Marketing & Advertising

The Difference Between Advertising & Marketing

Kathleen Micken, assistant professor of marketing for the Gabelli School of Business at Roger Williams University, says: “Marketing might be defined as everything an organization does to facilitate an exchange between itself and its customers/clients. Advertising is just one of many marketing activities.”
Marketing includes advertising, public relations, media planning, market research, product pricing and distribution and community involvement.
All marketing elements must work independently, as well as interdependently.

Advertising is the largest expense of most marketing plans, with public relations and market research rounding out the trinity of cash outlay. Advertising, according to Barron’s Dictionary of Marketing Terms, is the “paid form of a nonpersonal message communicated through various media. [It] is persuasive and informational and is designed to influence the purchasing behavior and/or thought patterns of the audience.”

Advertising includes direct mail, newspapers, magazines, television, radio, Internet and out of house (billboards). When selecting the best advertising venues, you will need to consider your budget, target audience and message. A “media mix” is almost always necessary to get the penetration you need – a mix of radio, television and direct mail for example. Because your prospective client is bombarded by thousands of ads each day, you cannot depend on just one advertising vehicle.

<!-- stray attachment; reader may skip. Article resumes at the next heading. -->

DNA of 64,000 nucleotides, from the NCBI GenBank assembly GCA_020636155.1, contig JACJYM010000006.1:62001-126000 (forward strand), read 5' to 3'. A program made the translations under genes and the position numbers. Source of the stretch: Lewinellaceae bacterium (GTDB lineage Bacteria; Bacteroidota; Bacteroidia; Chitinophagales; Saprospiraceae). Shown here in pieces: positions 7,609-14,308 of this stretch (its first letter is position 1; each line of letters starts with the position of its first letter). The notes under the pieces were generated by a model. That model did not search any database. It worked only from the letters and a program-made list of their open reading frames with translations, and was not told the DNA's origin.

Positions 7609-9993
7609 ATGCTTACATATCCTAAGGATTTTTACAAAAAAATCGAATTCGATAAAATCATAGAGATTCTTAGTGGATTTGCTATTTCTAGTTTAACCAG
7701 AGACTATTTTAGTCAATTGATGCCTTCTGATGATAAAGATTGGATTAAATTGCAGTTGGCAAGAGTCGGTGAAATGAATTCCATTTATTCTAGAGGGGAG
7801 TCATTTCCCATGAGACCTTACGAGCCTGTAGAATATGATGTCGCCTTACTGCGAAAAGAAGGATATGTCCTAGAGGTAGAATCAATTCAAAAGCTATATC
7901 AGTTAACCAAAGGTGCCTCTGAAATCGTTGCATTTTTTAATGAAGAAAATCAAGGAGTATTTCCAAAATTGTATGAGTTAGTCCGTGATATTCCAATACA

Frequency is also an important part of any advertising campaign – if you are running print ads in a monthly publication, you will need to augment the monthly buy with more regular ads, say in a weekly or daily publication, television or radio. Don’t try to spread your budget too thin – a scattershot approach is rarely effective. If you can’t dedicate a healthy portion of your media budget to a particular venue, don’t spend any at all. For example don’t “test” radio by running two spots per week, and then rule it out as ineffective when you aren’t deluged by leads. If you’ve got a little extra give in your budget, beef up areas where you already advertise. You may add color to your print ads or buy weather sponsorship on your current radio flight.

Marketing is a 24/7 hungry beast that requires constant attention and the only way to wrap your hands around it is to break it up in its different components and figure out what works best for your purpose. It is always better to do a few things well than many poorly.

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